In today’s SMH is an AFP article that doesn’t make a lot of sense, and I’m not sure if it’s the research or the reporting: Purse strings hold key to sexual dalliances:
Men who earn less than their female partner are more likely to cheat on her, a new study shows.
Infidelity may be a man’s way of trying to restore his male identity when he feels it is under threat.
The article then goes on to say that men who earn more money than their partner are also more likely to cheat. So, might it be, perhaps, that the amount of money a man earns has little to do with whether he cheats on his relationship?
The study is by Christin Munsch, a sociology doctorate candidate at Cornell University. The uni’s newswire links to the Daily Mail version of the story:
Christin Munsch, of Cornell University in New York State, said: ‘At one end of the spectrum, making less money than a female partner may threaten men’s gender identity by calling into question the traditional notion of men as breadwinners.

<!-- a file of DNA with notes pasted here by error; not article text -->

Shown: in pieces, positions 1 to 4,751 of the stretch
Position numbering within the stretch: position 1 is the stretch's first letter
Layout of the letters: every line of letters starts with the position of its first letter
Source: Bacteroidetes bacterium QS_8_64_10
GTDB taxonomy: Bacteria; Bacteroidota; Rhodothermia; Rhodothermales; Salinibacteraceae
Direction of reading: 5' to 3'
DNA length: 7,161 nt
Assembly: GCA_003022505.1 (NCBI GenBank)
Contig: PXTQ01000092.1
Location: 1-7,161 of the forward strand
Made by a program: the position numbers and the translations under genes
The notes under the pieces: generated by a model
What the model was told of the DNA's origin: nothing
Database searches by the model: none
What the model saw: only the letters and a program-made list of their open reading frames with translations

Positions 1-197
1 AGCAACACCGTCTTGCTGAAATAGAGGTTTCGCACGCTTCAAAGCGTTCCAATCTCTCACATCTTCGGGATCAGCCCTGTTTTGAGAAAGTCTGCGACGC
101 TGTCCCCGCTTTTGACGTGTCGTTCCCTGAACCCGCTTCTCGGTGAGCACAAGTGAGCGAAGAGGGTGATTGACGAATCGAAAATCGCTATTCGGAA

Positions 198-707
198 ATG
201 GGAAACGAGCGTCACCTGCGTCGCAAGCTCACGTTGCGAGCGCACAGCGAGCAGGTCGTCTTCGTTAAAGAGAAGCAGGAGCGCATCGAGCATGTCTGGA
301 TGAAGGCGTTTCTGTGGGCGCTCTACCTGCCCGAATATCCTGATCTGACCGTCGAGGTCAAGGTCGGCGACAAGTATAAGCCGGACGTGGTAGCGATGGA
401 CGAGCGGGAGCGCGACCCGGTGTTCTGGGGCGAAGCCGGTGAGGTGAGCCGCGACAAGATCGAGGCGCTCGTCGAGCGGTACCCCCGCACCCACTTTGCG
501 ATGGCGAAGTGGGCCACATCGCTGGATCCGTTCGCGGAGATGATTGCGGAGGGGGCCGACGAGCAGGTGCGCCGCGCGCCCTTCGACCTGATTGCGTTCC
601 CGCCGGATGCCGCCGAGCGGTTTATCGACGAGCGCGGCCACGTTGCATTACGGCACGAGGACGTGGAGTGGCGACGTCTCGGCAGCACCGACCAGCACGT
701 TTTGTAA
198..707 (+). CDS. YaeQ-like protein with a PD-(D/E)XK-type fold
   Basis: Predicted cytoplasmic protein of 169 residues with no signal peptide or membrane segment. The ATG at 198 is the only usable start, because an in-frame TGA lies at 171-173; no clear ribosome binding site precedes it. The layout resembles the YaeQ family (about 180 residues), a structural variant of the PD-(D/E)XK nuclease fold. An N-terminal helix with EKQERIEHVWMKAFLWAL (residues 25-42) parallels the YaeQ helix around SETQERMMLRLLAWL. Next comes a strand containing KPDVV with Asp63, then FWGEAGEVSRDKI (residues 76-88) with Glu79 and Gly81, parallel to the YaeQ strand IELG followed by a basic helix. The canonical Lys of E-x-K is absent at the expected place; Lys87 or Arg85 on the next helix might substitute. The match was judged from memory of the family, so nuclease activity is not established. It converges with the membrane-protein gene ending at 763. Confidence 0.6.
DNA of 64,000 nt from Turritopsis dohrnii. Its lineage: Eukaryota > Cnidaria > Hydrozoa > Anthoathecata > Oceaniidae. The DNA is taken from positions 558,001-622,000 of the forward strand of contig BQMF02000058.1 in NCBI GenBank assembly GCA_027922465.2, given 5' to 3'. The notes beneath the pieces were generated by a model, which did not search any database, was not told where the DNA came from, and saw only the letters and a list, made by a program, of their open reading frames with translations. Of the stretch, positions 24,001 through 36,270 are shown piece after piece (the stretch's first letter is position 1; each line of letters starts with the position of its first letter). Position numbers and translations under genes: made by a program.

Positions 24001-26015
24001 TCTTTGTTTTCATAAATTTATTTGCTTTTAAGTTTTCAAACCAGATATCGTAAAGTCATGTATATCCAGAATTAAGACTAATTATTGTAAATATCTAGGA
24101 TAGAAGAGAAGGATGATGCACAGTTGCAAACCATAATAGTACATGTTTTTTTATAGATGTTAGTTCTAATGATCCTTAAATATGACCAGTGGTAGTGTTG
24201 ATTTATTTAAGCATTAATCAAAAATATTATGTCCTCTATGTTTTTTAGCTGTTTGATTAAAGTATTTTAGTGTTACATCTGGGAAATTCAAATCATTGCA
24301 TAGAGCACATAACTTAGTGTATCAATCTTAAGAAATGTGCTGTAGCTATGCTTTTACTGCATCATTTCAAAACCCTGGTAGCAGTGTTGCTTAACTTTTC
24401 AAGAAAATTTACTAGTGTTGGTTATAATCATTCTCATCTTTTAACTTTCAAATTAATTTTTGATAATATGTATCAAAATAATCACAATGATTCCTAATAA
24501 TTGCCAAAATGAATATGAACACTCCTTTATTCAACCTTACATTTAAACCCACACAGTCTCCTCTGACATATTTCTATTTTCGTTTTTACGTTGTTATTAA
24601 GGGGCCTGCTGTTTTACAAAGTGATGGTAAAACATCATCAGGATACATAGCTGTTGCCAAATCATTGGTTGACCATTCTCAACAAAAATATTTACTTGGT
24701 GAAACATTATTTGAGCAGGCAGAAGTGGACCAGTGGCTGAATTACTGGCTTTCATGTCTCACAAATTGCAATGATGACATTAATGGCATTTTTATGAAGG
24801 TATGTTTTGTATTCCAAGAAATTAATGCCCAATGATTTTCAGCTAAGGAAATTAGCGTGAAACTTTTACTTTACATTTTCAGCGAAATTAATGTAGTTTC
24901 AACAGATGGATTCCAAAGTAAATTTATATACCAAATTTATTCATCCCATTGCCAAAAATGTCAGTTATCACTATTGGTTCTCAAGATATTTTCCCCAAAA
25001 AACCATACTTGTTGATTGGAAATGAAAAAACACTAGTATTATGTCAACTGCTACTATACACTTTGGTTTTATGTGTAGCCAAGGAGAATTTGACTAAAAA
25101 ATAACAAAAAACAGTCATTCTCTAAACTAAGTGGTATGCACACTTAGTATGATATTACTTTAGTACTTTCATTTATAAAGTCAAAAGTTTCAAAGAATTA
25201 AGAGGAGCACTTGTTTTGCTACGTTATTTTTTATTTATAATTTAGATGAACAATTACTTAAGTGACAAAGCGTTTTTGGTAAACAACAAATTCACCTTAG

‘At the other end of the spectrum, men who make a lot more money than their partners may be in jobs that offer more opportunities for travel like long work hours, travel and higher incomes that make cheating easier to conceal.’
The key to keeping a man faithful, it seems, is for him to earn a third more than his wife.
But men who want to keep their wife on the straight and narrow should keep her on a tight budget, the American Sociological Society’s annual conference heard.
Is it just me, or is this language worrying? When men cheat it’s because women make them cheat? And if a man doesn’t want his wife to cheat, he should control her?